Strategy/protocol for basal adjustment?

I'm not great at doing basal testing, and I'm sure many people would like to minimize the number of basal tests they have to do until they "get it right". Does anyone know of a coherent strategy for adjusting? Change the dose on the same hour that has the problem, or one hour behind, and what size of adjustments to make according to how big the problem is? I asked my diabetes doctor if you could deduce anything from the bolus correction factor, but she said definitely not and that it was just trial and error. I've searched previous forum entries and it looks like the book by John Walsh, "Pumping Insulin" might contain something concrete?

I use the fasting numbers to adjust basals. If it runs up, I try for that "chunk" of time. I have them running from 12-1A, 1-3:30, 3:30-7, 7-10A, 10-5:30 and 5:30-midnight. A lot of them are the same, with a few minor adjustments, .75U from 1-3:30 period and then .9U until 10A for DP. It seems to work ok. I had some turbulence w/ late dinners causing crashing and, according to the CGM, some rebounding but the .75U seems to have adjusted that? It's a totally lazy way to do it and I've had about 2 weeks of "woah" numbers but maybe it'll work for a while now?

I think it depends on the situation. Are you new to pumping and trying to get your initial basals set ? Or been using pump for a while and think you need an 'overhaul'. If so, then Pumping Insulin has good suggestions for doing that. My endo also had provided forms that show when to fast, test, etc, and I've seen others online.

Or has there been a pattern of highs or lows at certain times of the day ? If so, can you provide more details ?

Generally, the pump adjustment would be 1-2 hours prior to the time needed. If it's during the day, sometimes I do a trial with a 6-8 hour temp basal rate based on percent, for example 85-90% if my pattern was lows, or 110-120 if highs. Of course, this is when the highs/lows are not attributed to exercise, or incorrect bolus, etc. So it's important to act based on a pattern. If my temp basals help (after a couple days of trial), then I make the adjustments to my basal settings.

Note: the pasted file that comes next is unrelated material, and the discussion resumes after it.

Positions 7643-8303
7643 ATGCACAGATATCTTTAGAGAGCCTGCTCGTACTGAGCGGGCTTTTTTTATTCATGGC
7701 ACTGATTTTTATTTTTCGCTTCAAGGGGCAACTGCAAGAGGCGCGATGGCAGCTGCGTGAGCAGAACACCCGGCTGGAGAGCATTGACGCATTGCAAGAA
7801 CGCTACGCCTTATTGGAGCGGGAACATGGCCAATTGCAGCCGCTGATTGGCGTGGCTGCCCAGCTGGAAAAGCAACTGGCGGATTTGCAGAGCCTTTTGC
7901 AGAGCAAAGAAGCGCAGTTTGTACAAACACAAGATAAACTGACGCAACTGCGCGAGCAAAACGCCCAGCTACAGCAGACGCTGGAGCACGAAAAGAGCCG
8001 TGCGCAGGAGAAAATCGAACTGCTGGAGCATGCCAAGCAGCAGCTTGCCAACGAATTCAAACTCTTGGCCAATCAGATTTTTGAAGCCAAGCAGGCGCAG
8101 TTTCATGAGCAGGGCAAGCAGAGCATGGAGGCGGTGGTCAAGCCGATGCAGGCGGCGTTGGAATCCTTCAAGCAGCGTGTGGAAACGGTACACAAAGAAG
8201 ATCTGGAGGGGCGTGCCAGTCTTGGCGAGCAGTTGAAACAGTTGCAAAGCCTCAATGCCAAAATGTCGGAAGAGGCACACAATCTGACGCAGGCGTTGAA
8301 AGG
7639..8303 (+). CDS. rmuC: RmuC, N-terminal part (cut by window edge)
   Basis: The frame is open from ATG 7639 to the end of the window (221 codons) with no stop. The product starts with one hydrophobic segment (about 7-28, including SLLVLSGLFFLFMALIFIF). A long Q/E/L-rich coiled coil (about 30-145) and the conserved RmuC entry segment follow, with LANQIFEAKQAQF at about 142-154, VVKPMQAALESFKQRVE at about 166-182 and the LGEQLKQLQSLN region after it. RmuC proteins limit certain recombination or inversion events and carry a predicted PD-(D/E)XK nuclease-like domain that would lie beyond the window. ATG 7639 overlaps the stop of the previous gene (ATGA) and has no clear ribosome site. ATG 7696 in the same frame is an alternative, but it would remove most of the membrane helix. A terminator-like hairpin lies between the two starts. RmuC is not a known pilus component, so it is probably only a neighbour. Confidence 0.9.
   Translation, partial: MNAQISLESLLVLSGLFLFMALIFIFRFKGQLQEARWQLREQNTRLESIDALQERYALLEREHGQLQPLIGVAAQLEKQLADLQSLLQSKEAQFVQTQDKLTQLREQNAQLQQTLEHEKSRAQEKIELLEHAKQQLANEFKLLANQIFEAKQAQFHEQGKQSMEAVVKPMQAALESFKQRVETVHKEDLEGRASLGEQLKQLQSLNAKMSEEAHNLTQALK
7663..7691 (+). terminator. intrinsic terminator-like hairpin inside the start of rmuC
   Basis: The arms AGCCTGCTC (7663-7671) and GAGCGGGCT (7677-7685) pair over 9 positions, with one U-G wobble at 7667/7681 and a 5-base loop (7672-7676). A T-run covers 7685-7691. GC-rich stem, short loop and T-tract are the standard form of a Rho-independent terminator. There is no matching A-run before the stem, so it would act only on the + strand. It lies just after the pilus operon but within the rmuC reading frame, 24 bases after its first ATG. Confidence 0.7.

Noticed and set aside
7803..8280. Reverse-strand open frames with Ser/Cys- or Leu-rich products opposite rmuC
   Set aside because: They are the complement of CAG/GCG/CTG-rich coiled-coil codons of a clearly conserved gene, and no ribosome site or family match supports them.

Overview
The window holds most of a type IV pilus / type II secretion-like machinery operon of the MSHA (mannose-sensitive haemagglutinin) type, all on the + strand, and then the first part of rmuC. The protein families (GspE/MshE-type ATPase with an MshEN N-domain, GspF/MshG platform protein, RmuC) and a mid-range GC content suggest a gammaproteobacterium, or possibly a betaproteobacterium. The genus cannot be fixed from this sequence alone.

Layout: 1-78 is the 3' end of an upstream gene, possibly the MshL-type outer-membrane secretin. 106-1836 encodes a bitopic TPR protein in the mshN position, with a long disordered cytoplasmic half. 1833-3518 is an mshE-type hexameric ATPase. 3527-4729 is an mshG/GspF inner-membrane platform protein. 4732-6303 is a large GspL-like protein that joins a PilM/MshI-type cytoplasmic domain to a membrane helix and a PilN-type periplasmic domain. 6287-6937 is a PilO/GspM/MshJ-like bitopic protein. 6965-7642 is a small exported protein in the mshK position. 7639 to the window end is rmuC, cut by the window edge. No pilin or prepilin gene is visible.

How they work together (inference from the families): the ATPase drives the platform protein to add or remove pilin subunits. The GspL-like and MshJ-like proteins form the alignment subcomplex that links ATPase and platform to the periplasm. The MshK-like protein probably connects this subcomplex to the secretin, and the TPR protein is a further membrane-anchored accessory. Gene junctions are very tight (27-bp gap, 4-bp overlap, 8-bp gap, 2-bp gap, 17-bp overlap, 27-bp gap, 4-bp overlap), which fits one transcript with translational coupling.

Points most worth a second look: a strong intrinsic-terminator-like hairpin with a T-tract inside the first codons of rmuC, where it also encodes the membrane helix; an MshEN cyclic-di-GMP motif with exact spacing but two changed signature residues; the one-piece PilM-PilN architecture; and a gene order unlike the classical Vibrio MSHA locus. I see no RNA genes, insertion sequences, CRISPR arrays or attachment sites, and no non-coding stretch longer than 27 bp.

You are on the right track, as basal rates should be worked out first - before determining the correct Insulin-to-Carb ratio and Correction Factors. I definitely recommend Pumping Insulin by John Walsh as he has a very methodical process for ironing out basal rates, etc. I refer to it regularly. Gary Scheiner also has a great article in the diaTribe archives on the basics of Basal Rate Testing.
Good luck and happy basal testing!

I've never done basal testing, but just tweak my basal based on the numbers I see, and I now have 9 separate basal rates which work well. I go according to two hours ahead, so if I'm seeing highs around noon I'll change the rates around 10AM. I can't remember without looking, but I think John Walsh says 3 hours - whatever works! I really like Pumping Insulin but he does rely a bit on formulas, and I, like your doctor, think trial and error works best. It's one of the things I love best about my pump, seeing that I have highs or lows in a certain time period and adjusting a small amount to stabilize.

Thanks for all the helpful replies. I had had some recurring problems at various points of the day, and was reluctant to change anything without basal testing in case the problem was the bolus factors. But I printed out the current settings from the pump and thought about it and I think it is possible to get an idea of whats wrong without the basal testing, even if its a lot less perfect. After a couple of adjustments to basal and the bolus factors, things are a good bit better now but could still improve.

@GracieSF, great article - that’s pretty much exactly what I was looking for! Although, the list of steps/conditions for carrying out the test just about explain why I can’t get round to doing one…

I use dexcom clarity and look up about the last week in hourly and see which hour has the most highs. I adjust about 2 hours before the high occurs. With my dexcom I don’t worry so much that it might be too high of an adjustment as it will let me know.